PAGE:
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Tribe Sees Its Culture Drying Up

The Hoopa are fighting to keep water -- diverted for agricultural use -- in the Trinity River to save the fish and their way of life.

June 09, 2003|Eric Bailey | Times Staff Writer

HOOPA, Calif. — They've clung stubbornly to this valley for 10,000 years. When the white man came, the Hoopa tribe endured waves of fortune seekers and government agents. As it always had, the band survived on its members' wits and on the bounty of the Trinity River.

Now the tribe believes it is in the battle of its life, trying to save the river itself.

Before dams and water diversions, the Trinity River roared through this remote reservation in a frothy torrent, noisy as a parade of locomotives.

The cold tributary to the Klamath River brought salmon and steelhead trout runs so thick that elders boasted you could cross the river on the backs of fish. Heavy flows scoured the riverbanks, exposing wiry tree roots that members of the tribe wove into intricate baskets.

The U.S. government, intent on tapping the West's major rivers, tunneled through a mountain range 40 years ago to drain the Trinity for the benefit of Central Valley farms. In some years, as much as 90% of its water headed south.

As the river sank, fish runs dwindled. The Hoopa worried that their way of life might finally disappear.

"It cuts part of you away, from the heart," said Margaret Dickson, a Hoopa councilwoman.

The tribe has battled ever since to save the Trinity. Success finally seemed at hand 2 1/2 years ago, with a federal promise to increase flows to about half the historic volume. The Hoopa figured that would be just enough to stop the strangulation of the river.

But farmers who depend on the Trinity's waters shackled that deal with a lawsuit. And, as so often happens now in the West, the U.S. 9th Circuit Court of Appeals probably will decide the Trinity River's destiny later this year.

Dan O'Hanlon, attorney for the Hoopa's prime opponent, Westlands Water District, admits a grudging respect for the tribe.

"They are tenacious," O'Hanlon said. "And they are definitely keeping score by how much water is returned. They feel they've been ripped off for 40 years. Now they want their water back."

The Trinity divides the Hoopa Valley tribe's 12-by-12-mile reservation, its boundaries a perfect square amid the undulation of California's North Coast. An hour's drive east of Eureka, the valley is a mix of natural beauty and subdued poverty.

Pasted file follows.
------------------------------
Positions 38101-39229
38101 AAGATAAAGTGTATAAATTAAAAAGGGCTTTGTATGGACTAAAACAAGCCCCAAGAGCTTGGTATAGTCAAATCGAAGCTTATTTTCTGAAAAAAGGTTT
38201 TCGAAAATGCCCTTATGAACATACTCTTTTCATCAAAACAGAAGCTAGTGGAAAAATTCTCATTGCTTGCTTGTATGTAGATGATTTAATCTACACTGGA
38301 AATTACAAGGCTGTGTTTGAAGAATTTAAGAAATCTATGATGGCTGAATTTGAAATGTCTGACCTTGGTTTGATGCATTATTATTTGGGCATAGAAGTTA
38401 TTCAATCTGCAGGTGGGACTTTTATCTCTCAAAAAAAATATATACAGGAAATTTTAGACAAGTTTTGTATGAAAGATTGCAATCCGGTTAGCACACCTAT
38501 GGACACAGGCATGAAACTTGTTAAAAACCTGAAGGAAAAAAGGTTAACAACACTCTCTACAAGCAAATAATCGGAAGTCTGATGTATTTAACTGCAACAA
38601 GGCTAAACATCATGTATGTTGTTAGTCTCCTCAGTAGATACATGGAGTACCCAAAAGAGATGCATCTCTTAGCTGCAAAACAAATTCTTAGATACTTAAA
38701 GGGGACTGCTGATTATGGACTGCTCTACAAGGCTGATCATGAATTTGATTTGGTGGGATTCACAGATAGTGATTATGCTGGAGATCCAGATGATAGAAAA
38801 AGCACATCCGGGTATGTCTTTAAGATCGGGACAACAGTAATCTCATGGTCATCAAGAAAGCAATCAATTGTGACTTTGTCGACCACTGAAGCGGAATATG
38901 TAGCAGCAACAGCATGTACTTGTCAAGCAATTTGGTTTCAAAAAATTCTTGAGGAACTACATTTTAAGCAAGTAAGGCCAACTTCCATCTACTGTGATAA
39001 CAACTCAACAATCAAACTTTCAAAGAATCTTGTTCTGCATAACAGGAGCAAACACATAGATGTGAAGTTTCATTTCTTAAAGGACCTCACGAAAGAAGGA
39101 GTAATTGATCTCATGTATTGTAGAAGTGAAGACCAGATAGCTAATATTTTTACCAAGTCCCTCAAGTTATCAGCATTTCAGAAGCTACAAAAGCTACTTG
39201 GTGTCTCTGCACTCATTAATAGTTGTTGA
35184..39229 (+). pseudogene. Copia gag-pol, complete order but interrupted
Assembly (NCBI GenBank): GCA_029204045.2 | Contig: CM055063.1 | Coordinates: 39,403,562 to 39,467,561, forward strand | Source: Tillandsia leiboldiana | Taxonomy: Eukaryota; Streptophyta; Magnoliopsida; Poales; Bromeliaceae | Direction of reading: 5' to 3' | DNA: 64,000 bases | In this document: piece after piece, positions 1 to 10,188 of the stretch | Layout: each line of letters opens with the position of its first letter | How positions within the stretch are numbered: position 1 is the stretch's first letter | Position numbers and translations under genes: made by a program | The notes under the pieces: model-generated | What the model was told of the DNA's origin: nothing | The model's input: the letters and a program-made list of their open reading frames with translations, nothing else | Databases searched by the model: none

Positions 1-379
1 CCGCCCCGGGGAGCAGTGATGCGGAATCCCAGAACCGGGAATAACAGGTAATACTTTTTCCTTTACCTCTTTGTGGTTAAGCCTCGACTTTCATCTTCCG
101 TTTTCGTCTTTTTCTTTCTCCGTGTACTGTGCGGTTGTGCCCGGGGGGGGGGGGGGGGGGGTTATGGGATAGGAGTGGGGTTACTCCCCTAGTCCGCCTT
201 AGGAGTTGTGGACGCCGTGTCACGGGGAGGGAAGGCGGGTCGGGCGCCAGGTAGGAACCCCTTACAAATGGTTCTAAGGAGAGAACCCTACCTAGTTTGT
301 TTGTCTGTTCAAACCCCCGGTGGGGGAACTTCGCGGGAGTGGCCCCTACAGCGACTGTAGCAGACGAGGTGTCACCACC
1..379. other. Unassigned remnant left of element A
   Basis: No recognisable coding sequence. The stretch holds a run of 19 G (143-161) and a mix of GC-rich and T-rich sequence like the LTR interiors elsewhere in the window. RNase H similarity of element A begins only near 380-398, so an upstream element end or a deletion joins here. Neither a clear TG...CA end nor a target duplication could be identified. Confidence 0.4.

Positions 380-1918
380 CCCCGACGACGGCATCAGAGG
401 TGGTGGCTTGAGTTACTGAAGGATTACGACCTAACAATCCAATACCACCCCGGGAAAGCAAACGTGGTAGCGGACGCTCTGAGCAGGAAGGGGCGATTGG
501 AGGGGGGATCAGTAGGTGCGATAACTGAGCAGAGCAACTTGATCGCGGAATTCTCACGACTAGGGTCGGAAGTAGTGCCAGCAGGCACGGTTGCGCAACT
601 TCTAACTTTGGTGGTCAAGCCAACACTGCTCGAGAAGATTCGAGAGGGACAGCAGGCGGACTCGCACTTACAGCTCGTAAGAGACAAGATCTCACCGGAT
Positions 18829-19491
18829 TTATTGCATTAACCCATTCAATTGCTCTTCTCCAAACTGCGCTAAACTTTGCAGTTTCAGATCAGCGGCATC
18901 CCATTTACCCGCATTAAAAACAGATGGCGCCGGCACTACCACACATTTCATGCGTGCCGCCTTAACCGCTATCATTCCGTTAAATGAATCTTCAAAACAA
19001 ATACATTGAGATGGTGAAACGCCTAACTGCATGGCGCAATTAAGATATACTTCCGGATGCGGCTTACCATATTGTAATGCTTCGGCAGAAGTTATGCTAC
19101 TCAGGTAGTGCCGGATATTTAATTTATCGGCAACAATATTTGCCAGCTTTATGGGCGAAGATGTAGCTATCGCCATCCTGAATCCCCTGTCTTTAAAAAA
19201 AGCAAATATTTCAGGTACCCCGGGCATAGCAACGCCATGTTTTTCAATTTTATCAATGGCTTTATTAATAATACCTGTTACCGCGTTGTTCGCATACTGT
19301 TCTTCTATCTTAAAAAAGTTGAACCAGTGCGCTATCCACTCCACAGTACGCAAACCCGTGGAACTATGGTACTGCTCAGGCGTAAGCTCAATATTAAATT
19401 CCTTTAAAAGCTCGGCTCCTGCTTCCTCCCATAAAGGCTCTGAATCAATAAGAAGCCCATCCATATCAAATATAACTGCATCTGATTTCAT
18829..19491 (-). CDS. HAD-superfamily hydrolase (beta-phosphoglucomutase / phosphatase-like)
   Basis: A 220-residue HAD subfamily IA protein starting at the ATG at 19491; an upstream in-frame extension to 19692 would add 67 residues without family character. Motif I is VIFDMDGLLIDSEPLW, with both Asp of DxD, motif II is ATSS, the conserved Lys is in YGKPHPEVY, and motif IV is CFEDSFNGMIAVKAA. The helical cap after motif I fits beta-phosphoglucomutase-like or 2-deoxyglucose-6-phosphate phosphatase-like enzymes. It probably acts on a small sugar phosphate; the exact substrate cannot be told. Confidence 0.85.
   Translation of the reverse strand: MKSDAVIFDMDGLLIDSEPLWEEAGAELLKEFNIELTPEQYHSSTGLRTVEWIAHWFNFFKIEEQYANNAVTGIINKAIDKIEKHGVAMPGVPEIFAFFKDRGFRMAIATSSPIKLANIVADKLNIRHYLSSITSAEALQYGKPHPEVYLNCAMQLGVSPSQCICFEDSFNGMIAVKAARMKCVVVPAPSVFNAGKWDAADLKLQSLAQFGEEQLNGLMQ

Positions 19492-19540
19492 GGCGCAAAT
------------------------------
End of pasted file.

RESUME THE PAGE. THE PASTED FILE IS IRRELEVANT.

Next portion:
Though many California tribes these days hit it big with casino gambling, the Hoopa are too isolated to cash in.

They operate a tiny gambling hall, the Lucky Bear Casino, right next to the reservation's only grocery store. It provides only a few jobs in a valley with a 40% unemployment rate. The big action comes the day welfare checks arrive. Outsiders rarely venture in to yank the slots.

The Hoopa like that just fine. They prefer the old traditions anyway. The closest thing to industry is the tribal timber firm, which boasts of its eco-friendly, sustainable logging.

Above all else, it is the river that sets the mood on the reservation.

When the Trinity runs strongly, tribal leaders say, the valley's inhabitants seem buoyed. "It's a very important part of who we are," said Norma McAdams, a counselor on the reservation.

Salmon, steelhead and Pacific lamprey fed the generations. Every extended family in the 2,200-member tribe has a few designated fishermen, who stretch nets into the river at night and haul them in by morning.

Time was, crowds of salmon migrating upstream made the Trinity look as if it were running backward, said Lee McCardie, 89. Now, they say, it takes a week to snag what a man once caught in a day. Chinook salmon, a mainstay on the tribal dinner table, have declined by 80%.

A big cause, biologists say, is the river's reshaping in the 20th century. With dams standing in the way, spring flows from the frigid snowmelt of the jagged Trinity Alps to the east no longer pack the punch to scour the river clean of smothering silt. Long sections have grown narrow and deep, cut off from the gravelly backwaters that once acted as a nursery for fish.

Even so, clans hold tightly to their family fishing holes. But few are productive anymore. Carlson Kane, 66, remembers the glory days at his family's pocket beside Marshall Rock. It has slumped with the years, filling with mud and becoming useless.

"To lose a fishing hole," Kane lamented, "is to lose something valuable to the valley."

The Hoopa diet is a casualty as well. The tribe's diabetes rate is seven times the national average, Hoopa leaders say. Many blame that on a shift to the white man's starches as the fish declined. "Our staples used to be acorns and salmon; now it's potatoes," McCardie said. "So many people are dying young of heart attacks and strokes."

Though the tribe talks of suffering, the Trinity's water has helped irrigate the agricultural bonanza of the Central Valley.

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